The Problem

When it comes to the yearly challenge of mitigating learning loss for students, education leaders are very concerned as they brace for an even worse “summer slide” this year, due to COVID-19. Research suggests that the “COVID slide” is expected to be far worse than in previous years.


In recent research, the Northwest Evaluation Association (a research-based not-for-profit organization that creates academic assessments for students pre-K-12) found that, on average, students lose anywhere between two weeks to two months of academic growth over the summer. But those NWEA projections wouldn’t necessarily apply this year.


Factoring in the current situation leads to an even bleaker picture. Students returning to their schools in the fall without continuity of instruction during these closures will have retained only about 70 percent of their reading progress, compared to an average year.


And those projections are probably quite conservative for vulnerable students; they don’t take into consideration the impact of students’ trauma or discrepancies in accessing educational assistance during the closures.


Beth Tarasawa, the executive vice president for research at NWEA, said, “So when we start to think about homelessness and food insecurity and all these other traumas, the variation in that slope is going to be, I think, potentially a more dramatic downfall. This isn’t meant to be doomsday; it’s meant to get people to think about the reality of what teachers are going to be facing at the restart of instruction.”


An Effective Solution

When it comes to reading, there is an effective solution to mitigate the loss. Research has shown that establishing healthy reading habits can do a lot to arrest the summer slide. Reading at least 20 minutes a day, every day, all year long can make a world of difference for all students.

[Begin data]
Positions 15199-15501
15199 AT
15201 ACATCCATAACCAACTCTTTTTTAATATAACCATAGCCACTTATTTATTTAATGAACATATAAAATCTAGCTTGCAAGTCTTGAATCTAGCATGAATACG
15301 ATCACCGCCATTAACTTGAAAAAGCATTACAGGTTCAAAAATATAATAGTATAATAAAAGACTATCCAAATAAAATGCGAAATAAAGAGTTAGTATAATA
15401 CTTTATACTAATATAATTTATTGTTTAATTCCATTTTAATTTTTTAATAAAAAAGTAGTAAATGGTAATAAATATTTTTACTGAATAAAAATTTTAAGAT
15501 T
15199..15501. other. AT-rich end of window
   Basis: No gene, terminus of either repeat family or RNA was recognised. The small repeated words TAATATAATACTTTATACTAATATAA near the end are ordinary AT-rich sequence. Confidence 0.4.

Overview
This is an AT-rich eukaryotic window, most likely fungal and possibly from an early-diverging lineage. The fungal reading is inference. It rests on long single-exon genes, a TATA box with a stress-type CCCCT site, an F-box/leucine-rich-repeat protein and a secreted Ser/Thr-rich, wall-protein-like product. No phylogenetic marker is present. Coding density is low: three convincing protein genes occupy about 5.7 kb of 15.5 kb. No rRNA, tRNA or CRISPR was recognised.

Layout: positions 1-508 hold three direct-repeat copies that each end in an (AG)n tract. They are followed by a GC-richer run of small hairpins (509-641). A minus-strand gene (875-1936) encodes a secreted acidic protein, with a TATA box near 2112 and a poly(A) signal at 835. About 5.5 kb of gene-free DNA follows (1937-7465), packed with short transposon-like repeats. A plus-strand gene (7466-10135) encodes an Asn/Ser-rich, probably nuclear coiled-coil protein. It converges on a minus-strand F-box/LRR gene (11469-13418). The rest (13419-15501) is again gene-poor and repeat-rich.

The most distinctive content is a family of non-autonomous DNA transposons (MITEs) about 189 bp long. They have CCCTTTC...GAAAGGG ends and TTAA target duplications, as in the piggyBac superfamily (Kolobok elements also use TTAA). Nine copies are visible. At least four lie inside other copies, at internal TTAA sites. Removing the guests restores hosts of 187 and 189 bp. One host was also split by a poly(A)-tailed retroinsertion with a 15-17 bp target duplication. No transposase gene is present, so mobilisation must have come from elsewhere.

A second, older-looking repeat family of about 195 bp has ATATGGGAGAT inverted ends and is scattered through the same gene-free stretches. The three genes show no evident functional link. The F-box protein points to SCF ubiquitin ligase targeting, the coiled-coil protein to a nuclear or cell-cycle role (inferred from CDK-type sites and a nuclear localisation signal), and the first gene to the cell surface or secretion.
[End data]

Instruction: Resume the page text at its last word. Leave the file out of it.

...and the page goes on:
The challenge is to keep students engaged in reading over the summer, without regular contact with teachers and others who reinforce that message during the school year.

A successful summer initiative should mirror the school culture to the degree possible, and serve as a bridge between the prior and upcoming school years.


These are the three critical features of an effective summer initiative.


1. Planning and Leadership

Regardless of when the planning begins, an essential first step is to identify a summer literacy coordinator who can lead the planning and implementation processes.


2. Ensure Students Have Access to Engaging Material

Either partner with public libraries that provide kids with access to electronic books or print books over the summer, or connect the student to a digital reading platform which gives students unlimited, 24/7 access to books on various topics and at a range of levels.

3. Set Goals, Success Indicators, and Plans to Monitor Progress

Explain to parents in advance how critical it is for them to encourage reading outside of school. What’s more, they need to provide their child with a quiet reading space and set aside time in their child’s daily schedule to read independently or with family members. Impress upon the parents that they are a crucial component of their child’s success.


Have Some Fun Too!

1. Read a Story

Don’t let your child’s summer reading be only mandatory. Kids need to be able to indulge in elective reading materials, as well. Take a look at online retailers like Amazon or Barnes and Noble for books that will widen your child’s imagination, or patronize your local bookstore that is probably just recovering from COVID-19.

2. Camp Out in your Backyard

If you can’t go out camping, then bring the camping to you. Head out to the backyard and gaze at the stars with your children under a tent. Alternatively, you can replicate the feeling of camping indoors with a fort made of blankets and pillows. And don’t forget the s’mores and stories!

3. Initiate a Bicycle Parade

Don’t just ride your bike. Make it into a bike-riding parade around the neighborhood. Maintain your social distance and decorate your bike with streamers, ribbons, and pipe cleaners using this tutorial from Toys R Us.

4. Bring the Zoo to you

Who says you can’t go to the zoo? Tune in to some zoo live streams to view animal families from the cozy comfort of your home. Be sure to take note of the time zones where these animal cams are, to see when the animals are active, and then check them out. Start with the Koala Cam at the San Diego Zoo or National Zoo in Washington, D.C.


Help Your Students Cope with the Crisis

The response to the COVID-19 Pandemic is unprecedented. Because of our unique role in children’s K-12 education including online speech therapy, we feel a responsibility to do what we can to assist schools, therapists, and students with this transition to online learning and seclusion. To ensure that our students remain engaged and supported, our therapists are providing complimentary “Support Sessions” to the country’s youth. We are also assisting schools by training their therapists for online therapy.